In its first ever marketing campaign, TV commerce player DEN Snapdeal TV-Shop addresses India's "non-internet savvy" consumer.
TV commerce player DEN Snapdeal TV-Shop - a 50:50 joint venture between Jasper Infotech (holding company of e-commerce portal Snapdeal) and cable television distribution network DEN - has launched its first marketing campaign.
Created by Adept Media (an advertising agency), the campaign targets consumers who have little or no access to the internet, and consequently miss out on deals that brands typically offer on e-commerce portals.
Target markets comprise Punjab, Karnataka, Maharashtra, Delhi, West Bengal and Gujarat. The media mix of this campaign includes TV, print, outdoor, radio, social media, and in-office branding.
About the film, Maneesh Goel, CEO, DEN Snapdeal TV-Shop, says, “We’re all ‘bargain hunters’ who have been taught to start saving from a very young age.” The good ol’ ‘gullak’ (desi piggy bank, if you will) is shown as a symbol of “postponed happiness” in the ad. The message is: Don’t postpone your happiness; shop on DEN Snapdeal TV-Shop instead.
According to Vandan Chopra, CEO Adept Media, the objective was to come up with a "geography agnostic" idea that does justice to this shopping platform. His team hopes this campaign will lead to sales conversions.
For the record, the channel has over 20 MSOs (multi system operators) and is presently available on DEN's cable network, Reliance Digital TV, GTPL (Gujarat), Fastway (Punjab), Incable, etc. The channel will be extended to other cable networks and DTH platforms over the next six months.
DEN Snapdeal TV-Shop claims to have a growth rate of 50 per cent, month-on-month. The goal is to reach 80 million households by the end of this calendar year. The increasing disposable income of consumers in tier 2 and tier 3 markets, we learn from the team at DEN Snapdeal TV-Shop, is helping this category (TV commerce, that is) grow.
Does the film work?
Says Kushal Sanghvi, head, World Wide Open (Reliance Digital and Entertainment's digital/new media agency), "It's great to see an initiative like this from a Snapdeal... it will definitely be worthwhile to see what a Flipkart or an Amazon will do to reach this segment."
The film, in his view, is a lot like the kind of ads one sees on "say an India TV or other regional, Hindi news channels."
Sudish Balan, business director, Tonic Media Digital, a digital agency, the film manages to speak to the intended TG "in a context that they will understand." The TG, he surmises, comprises an "older audience in 'Un-metro' India."
Should the brand have focused more on the process/ease of shopping through this medium, and on discount-related aspects, than on intangibles like consumers' attitude towards money/saving?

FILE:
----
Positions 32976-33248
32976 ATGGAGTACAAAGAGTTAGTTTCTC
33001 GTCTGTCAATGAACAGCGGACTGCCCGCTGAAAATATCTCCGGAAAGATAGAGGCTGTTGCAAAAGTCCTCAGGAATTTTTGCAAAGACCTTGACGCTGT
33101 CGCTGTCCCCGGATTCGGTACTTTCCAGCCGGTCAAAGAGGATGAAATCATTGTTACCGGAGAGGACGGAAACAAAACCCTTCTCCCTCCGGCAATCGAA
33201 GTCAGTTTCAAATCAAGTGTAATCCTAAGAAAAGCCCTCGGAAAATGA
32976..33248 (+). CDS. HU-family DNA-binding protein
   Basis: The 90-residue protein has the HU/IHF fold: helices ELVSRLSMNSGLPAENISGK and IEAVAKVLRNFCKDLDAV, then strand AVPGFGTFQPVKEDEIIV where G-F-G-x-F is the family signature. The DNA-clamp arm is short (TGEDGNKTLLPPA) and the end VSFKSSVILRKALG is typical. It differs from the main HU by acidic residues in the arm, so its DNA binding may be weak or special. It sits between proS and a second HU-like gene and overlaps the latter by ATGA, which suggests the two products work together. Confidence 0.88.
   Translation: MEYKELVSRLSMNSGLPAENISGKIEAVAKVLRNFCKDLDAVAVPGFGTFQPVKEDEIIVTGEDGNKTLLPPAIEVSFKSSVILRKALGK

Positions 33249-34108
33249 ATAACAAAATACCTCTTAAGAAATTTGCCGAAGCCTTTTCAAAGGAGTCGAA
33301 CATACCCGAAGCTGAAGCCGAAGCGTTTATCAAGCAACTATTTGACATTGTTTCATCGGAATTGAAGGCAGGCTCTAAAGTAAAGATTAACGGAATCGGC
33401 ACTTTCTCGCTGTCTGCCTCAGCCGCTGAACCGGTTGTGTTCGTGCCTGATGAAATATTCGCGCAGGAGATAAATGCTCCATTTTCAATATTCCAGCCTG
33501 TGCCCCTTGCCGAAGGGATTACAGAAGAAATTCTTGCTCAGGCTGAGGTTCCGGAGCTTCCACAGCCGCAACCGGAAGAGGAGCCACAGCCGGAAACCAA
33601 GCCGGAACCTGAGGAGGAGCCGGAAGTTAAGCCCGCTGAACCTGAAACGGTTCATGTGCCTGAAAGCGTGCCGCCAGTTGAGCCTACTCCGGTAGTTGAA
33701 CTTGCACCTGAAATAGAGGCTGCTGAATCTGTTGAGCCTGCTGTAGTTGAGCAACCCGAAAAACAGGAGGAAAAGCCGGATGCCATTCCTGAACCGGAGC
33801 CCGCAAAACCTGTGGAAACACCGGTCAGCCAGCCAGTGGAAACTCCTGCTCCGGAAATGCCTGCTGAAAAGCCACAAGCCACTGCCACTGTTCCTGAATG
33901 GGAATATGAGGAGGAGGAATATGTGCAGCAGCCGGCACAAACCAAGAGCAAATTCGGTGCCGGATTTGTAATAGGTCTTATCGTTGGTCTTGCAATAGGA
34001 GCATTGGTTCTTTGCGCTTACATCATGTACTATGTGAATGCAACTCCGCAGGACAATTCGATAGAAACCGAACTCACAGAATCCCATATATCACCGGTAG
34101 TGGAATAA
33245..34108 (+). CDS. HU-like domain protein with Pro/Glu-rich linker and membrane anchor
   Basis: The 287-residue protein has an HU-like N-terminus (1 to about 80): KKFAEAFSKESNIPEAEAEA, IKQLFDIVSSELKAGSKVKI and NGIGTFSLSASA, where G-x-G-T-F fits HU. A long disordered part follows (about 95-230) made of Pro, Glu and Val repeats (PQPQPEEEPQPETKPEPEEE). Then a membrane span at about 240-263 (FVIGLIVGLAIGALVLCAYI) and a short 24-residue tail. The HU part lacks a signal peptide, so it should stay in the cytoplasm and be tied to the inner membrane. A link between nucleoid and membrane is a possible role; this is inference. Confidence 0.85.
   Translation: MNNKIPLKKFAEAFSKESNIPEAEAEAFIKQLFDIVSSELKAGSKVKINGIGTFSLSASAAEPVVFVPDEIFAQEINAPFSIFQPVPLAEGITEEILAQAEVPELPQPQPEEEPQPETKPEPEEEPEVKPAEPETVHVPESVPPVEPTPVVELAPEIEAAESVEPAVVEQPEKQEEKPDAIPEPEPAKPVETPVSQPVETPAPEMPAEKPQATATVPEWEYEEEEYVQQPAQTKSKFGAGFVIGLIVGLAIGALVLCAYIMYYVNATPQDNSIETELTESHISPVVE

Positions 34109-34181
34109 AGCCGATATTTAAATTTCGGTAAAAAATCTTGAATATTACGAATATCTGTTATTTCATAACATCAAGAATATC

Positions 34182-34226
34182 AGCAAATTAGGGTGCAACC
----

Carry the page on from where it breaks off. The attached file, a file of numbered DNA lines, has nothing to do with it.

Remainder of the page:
"Though playing out the transaction process is important, it can be done in the second phase of the campaign, through a follow up film," answers Balan. He decodes the current film as one aimed at driving "discovery and sampling" of the channel.
From an execution perspective, Balan appreciates the screenplay, casting and direction but feels the film could have been shorter, with a sharper edit and a crisper narrative.
DEN Snapdeal TV-Shop competes with other home shopping channels like Shop CJ, which recently released an ad campaign that touches upon consumers' emotions. "While Shop CJ's ad positions the brand as a shopping destination for latest trends, DEN's film is trying to grow the category... it's trying to create awareness around home shopping," infers Tonic Media's Balan.
To Pranav Harihar Sharma, executive creative director and head of creative, Delhi branch, Grey Worldwide India, it's a fun, entertaining spot. He identifies and appreciates execution techniques like "loud narrative, loud shooting style and caricature-ish characters", which used to be popular around five years back.
However, when he applies what he calls his 'marketing filter', he wonders, "What problem is this communication trying to solve - limited internet access or limited money? If it's the former, the ad fails."
The tagline, he says, is all too generic, something that can easily work for brands across categories. Mutual funds, for instance. He adds about the film, "They could have written something in the 'Snapdeal on TV' area; people who aren't internet savvy do know about Snapdeal and other e-commerce platforms... thanks to the million dollar TV budgets of these websites."
Interestingly enough, Sharma critiques the agency's choice of voice-over artist: "We should now move on from Vijay Raj's voice. He has been exploited so much; all his VOs sound similar - same punctuation pauses, voice modulation... In these kinds of films especially, the VO is almost like a separate character in itself, one that can give the ad a whole new dimension."